Original illustrations of popular children’s books come to the Muskegon Museum of Art

A new exhibit at the Muskegon Museum of Art explores the art of acclaimed children’s author Oliver Jeffers.

The exhibit, “Oliver Jeffers: 15 Years of Picturing Books,” features 80 original artworks from Jeffers’ best-known books such as “The Day the Crayons Quit,” “How to Catch a Star,” “The Incredible Book Eating Boy,” and many more. 

The exhibit runs through May 26.

“Oliver Jeffers is a household name in children's books and has won numerous prestigious awards for his work as an illustrator and children's book author,” says Heather Placko, the museum’s curator of education. “His whimsical illustrations and thoughtful dialogue are wonderfully engaging for all ages to get something out of, plus he is an accomplished artist and worth celebrating.”

Curiosity and humor are underlying themes throughout Oliver's work as an artist and storyteller. His critically acclaimed picture books have sold 14 million copies worldwide and have been translated into over 50 languages.

Librarians join for story times

From the first sketches of “How to Catch a Star” to the alternate covers of “Here We Are,” the exhibition brings together never-before-seen original artworks alongside the familiar faces of Jeffers’ worlds. 

The exhibition features line drawings, sketches, and finished illustrations for 16 children’s picture books, including the popular “The Day the Crayons Quit” and its sequel, “The Day the Crayons Came Home,” “Here We Are,” “The Incredible Book Eating Boy,” “This Moose Belongs to Me,” and “Once Upon an Alphabet.”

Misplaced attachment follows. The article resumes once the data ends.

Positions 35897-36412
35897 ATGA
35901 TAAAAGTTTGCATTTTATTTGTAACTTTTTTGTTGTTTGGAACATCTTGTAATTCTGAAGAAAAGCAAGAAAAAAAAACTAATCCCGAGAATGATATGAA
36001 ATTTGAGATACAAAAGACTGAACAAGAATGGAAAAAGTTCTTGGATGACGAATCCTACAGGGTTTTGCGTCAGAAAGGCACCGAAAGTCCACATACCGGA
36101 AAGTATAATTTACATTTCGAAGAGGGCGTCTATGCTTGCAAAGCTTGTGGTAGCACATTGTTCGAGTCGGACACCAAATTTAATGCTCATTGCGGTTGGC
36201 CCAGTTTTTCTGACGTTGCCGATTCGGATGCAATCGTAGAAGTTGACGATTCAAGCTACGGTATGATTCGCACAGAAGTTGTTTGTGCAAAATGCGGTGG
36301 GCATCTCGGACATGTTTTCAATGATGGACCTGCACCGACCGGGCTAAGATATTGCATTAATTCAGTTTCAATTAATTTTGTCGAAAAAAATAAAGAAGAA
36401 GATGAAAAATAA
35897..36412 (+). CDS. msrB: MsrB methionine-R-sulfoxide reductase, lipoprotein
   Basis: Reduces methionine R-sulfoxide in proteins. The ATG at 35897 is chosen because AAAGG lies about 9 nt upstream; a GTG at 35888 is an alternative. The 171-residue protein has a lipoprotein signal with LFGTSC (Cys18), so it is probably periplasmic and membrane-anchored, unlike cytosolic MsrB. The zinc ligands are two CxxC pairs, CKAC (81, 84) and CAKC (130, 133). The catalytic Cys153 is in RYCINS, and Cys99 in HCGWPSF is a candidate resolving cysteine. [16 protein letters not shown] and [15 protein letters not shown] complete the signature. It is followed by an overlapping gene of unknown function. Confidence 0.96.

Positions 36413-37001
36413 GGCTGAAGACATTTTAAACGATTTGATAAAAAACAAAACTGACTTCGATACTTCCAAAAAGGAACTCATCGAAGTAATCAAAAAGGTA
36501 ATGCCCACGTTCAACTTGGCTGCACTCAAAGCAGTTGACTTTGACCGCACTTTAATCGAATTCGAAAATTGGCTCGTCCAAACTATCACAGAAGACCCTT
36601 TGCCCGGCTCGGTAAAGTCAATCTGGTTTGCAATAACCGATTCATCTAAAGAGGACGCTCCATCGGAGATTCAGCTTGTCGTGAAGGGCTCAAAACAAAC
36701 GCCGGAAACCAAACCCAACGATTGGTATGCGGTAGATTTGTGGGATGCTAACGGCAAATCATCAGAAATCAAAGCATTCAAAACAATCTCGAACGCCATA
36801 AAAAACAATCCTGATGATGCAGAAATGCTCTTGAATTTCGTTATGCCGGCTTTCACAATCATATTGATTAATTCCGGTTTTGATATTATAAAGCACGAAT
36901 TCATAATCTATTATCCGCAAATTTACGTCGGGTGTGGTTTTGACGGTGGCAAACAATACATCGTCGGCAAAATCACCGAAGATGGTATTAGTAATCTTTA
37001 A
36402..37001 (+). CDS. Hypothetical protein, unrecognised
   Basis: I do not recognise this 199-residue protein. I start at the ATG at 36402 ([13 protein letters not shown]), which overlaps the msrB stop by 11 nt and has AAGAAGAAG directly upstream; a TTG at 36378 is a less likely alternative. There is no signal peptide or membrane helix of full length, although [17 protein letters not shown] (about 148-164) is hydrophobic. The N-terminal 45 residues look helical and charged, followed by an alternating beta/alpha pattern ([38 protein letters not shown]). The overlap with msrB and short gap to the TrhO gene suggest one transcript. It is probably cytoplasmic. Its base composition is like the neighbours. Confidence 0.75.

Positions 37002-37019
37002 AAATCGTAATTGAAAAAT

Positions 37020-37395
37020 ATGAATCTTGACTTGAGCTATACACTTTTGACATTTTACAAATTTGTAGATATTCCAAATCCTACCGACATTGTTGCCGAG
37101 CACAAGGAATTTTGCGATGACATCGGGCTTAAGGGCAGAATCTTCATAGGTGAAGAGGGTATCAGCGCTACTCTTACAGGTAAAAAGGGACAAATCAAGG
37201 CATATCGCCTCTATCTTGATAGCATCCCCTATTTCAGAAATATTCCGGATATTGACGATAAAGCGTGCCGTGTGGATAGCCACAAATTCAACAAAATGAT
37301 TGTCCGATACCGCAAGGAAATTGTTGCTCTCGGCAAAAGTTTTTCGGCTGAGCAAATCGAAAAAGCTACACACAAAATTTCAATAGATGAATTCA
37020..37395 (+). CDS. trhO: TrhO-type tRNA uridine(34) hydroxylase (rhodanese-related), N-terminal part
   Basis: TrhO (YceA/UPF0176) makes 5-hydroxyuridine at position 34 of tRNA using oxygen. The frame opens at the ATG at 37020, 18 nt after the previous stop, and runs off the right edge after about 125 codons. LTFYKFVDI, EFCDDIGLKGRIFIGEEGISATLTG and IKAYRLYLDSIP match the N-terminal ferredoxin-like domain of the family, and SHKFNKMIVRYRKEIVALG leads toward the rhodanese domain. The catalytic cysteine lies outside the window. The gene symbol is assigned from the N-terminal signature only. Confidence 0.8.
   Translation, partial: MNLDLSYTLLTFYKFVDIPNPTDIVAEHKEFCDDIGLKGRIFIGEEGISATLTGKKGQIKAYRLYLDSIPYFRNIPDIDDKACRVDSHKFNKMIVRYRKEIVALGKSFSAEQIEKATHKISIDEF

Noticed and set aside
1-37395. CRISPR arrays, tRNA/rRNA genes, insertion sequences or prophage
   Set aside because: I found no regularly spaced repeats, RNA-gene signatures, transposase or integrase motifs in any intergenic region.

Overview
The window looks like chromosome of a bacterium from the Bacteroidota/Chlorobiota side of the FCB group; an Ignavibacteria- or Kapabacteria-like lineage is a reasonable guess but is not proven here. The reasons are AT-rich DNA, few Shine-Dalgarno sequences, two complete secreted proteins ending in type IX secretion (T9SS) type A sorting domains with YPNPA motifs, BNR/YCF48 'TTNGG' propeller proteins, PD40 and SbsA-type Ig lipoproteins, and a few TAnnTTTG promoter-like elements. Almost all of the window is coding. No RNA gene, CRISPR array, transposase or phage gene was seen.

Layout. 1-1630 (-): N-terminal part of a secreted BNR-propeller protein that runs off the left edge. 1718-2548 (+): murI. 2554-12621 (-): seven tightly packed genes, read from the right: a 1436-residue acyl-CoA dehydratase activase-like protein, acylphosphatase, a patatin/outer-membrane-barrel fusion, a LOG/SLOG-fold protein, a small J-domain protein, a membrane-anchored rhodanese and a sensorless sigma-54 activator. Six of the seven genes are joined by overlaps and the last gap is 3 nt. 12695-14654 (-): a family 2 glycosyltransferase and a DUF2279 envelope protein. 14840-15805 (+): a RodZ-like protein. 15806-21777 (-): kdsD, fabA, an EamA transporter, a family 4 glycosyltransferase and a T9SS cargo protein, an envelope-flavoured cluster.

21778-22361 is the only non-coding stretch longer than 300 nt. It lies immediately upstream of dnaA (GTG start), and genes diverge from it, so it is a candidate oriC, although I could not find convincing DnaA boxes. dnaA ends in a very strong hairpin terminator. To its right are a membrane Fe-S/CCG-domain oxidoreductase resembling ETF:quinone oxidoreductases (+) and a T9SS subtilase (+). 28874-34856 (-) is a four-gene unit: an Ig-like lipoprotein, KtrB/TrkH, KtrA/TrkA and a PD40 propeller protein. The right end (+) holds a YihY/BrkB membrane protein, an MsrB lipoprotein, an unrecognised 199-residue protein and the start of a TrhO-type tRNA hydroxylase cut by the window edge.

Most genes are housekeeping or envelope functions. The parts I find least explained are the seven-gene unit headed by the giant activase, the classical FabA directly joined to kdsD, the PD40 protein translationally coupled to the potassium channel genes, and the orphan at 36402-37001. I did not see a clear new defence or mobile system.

A new exhibit at the Muskegon Museum of Art explores the art of acclaimed children’s author Oliver Jeffers.

The museum is also partnering with Hackley Public Library for Storytime in the Gallery, an event for children ages 5 and younger to listen to stories, sing songs, and explore the illustrations. Storytime in the Gallery will be held at 4 p.m. on April 11 and May 16. The librarians also will do a special story time at the museum's free Spring Break Family Night PJ Party on April 4. 

“It's a very interactive experience for all,” Placko says. “The Muskegon Museum of Art and the Hackley Public Library love to work together when we're able to. Being right next door to one another is an easy partnership, and they always make it a joy.” 

Showing the process

Jeffers was born in Australia, grew up and lived in Northern Ireland most of his life, and moved to Brooklyn, where he lives now with his family. In his own words, "Oliver Jeffers makes art and tells stories – fine art (mostly) for adults, and picture books for (mostly) children."

Visitors will get to see the process of illustrating a book, not just one complete finished product.

The exhibit features 80 original artworks from Oliver Jeffers’ best-known books.

“One of my favorite parts of the exhibition is that not every piece is a finished work,” says Placko. “Some are preparatory sketches and exploratory drawings finding the characters he wants to create. 

“My other favorite part of this exhibition is that it's not just pictures on a wall. We have a museum-wide scavenger hunt with the exhibition, we have copies of all the books on the wall to flip through and spend time reading, and coloring pages and activity sheets that are specially created by Oliver Jeffers' team to go along with his work.”

Every year the Muskegon Museum of Art showcases a book illustrator for a spring exhibition. 

“We like to go through children's book authors typically because it appeals to a wide range of audiences,” Placko says. 

The exhibition was put together by the National Center for Children's Illustrated Literature. 

Photos courtesy of the Muskegon Museum of Art.

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Read more articles by Shandra Martinez.